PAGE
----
For immediate release:
June 17, 2019

The US Food and Drug Administration has approved the injection of Victoza (liraglutide) for the treatment of pediatric patients with type 2 diabetes from 10 years of age. Victoza is the first non-insulin drug approved for the treatment of type 2 diabetes in pediatric patients since metformin was approved for pediatric use in 2000. Victoza has been approved for the treatment of adult patients with type 2 diabetes since 2010.

"The FDA is encouraging drugs to be made available to as many patients as possible when there is evidence of safety and effectiveness," said Lisa Yanoff, Acting Director of Health and Safety. Metabolism and Endocrinology Products Division of the FDA's Center for Drug Evaluation. Research. "It has now been shown that Victoza improves glycemic control in pediatric patients with type 2 diabetes. The extended indication provides an additional treatment option at a time when a growing number of children are diagnosed with this disease. "

Type 2 diabetes is the most common form of diabetes. It occurs when the pancreas can not produce enough insulin to keep its blood sugar level at a normal level. Although type 2 diabetes mainly affects patients over the age of 45, the prevalence rate among younger patients has increased significantly over the past two decades. The diabetes report published by the US Centers for Disease Control and Prevention estimates that more than 5,000 new cases of type 2 diabetes are diagnosed each year among young Americans under the age of 20.

Victoza improves blood sugar levels by creating the same effects in the body as the glucagon-like peptide (GLP-1) receptor protein in the pancreas. GLP-1 is often found at inadequate levels in patients with type 2 diabetes. Like GLP-1, Victoza slows digestion, prevents the liver from producing too much glucose (a simple sugar), and helps the pancreas to produce more glucose. insulin when needed. As stated on the label, Victoza does not replace insulin and is not indicated in patients with type 1 diabetes or diabetic ketoacidosis, a disease associated with diabetes in which the body breaks down fat too quickly because insulin is insufficient or nonexistent. all. Victoza is also indicated to reduce the risk of major adverse cardiovascular events in adults with type 2 diabetes and established cardiovascular disease; However, its effect on major adverse cardiovascular events in pediatrics has not been studied and it is not indicated for this use in children.

The efficacy and safety of Victoza in reducing blood glucose levels in patients with type 2 diabetes have been studied in several placebo-controlled trials in adults and adults. a placebo-controlled trial in 134 pediatric patients aged 10 years and older for more than 26 weeks. Approximately 64% of patients in the pediatric study had a reduction in hemoglobin A1c (HbA1c) of less than 7% on Victoza, compared with only 37% of those who achieved these results with placebo. The HbA1c is a blood test performed routinely to assess the degree of diabetes control of a patient. A lower number indicates better control of the disease. These results were obtained whether the patient also took insulin at the same time or not. Adult patients taking Victoza with insulin or other drugs increasing the amount of insulin manufactured by the body (eg sulfonylurea) may present an increased risk of hypoglycemia (low blood sugar) Meanwhile, pediatric patients aged 10 years and older taking Victoza had a higher risk of hypoglycemia, whether or not they had taken any other diabetes treatment.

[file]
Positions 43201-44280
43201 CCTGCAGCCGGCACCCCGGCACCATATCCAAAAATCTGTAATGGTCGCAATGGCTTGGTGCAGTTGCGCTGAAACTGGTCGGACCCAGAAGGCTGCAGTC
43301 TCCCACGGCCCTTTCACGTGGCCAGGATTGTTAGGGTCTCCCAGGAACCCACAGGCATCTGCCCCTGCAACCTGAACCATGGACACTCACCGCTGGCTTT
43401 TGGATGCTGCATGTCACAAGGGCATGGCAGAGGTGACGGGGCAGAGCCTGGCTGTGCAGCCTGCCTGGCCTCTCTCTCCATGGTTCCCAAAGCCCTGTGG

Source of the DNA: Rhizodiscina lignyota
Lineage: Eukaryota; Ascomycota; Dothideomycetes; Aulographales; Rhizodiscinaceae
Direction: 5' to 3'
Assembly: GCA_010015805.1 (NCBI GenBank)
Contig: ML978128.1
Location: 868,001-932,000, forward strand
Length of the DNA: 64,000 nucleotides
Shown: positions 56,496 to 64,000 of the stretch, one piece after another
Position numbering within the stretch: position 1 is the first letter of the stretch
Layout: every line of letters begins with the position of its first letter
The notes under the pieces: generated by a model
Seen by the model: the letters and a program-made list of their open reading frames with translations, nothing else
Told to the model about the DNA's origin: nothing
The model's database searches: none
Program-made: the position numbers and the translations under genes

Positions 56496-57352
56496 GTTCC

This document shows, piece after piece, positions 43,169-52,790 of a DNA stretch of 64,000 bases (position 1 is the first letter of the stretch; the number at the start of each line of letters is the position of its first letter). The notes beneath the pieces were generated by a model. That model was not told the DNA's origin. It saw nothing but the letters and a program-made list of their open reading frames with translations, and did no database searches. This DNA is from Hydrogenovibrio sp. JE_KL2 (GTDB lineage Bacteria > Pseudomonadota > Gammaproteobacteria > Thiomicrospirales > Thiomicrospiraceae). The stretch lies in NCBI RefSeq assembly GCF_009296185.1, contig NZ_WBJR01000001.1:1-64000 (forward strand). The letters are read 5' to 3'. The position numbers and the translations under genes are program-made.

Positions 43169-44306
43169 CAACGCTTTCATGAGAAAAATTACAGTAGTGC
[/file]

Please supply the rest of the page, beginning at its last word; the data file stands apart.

Victoza's prescription information includes a boxed warning to inform healthcare professionals and patients of the increased risk of thyroid C-cell tumor. For this reason, patients who have had or have family members who have previously had a medullary thyroid carcinoma (MTC) should not use Victoza, any more than patients with endocrine disorders called multiple endocrine neoplasia syndrome. type 2 (MEN 2). In addition, people who have ever had a severe hypersensitivity reaction to Victoza or any of the components of the product should not use Victoza. Victoza also contains warnings about pancreatitis, Victoza pen sharing, hypoglycemia when used in combination with certain medications known to cause hypoglycemia, including insulin and sulfonylurea, an insufficiency renal failure or kidney failure, hypersensitivity and acute gallbladder disease. The most common side effects are nausea, diarrhea, vomiting, loss of appetite, indigestion and constipation.

The FDA has granted this application priority review. Victoza's approval was granted to Novo Nordisk.

The FDA, an agency of the US Department of Health and Social Services, protects public health by ensuring the safety, efficacy and safety of human and veterinary drugs, vaccines and other biological products for human use and medical devices. The agency is also responsible for the safety of food products, cosmetics, food supplements, products emitting electronic radiation and the regulation of tobacco products.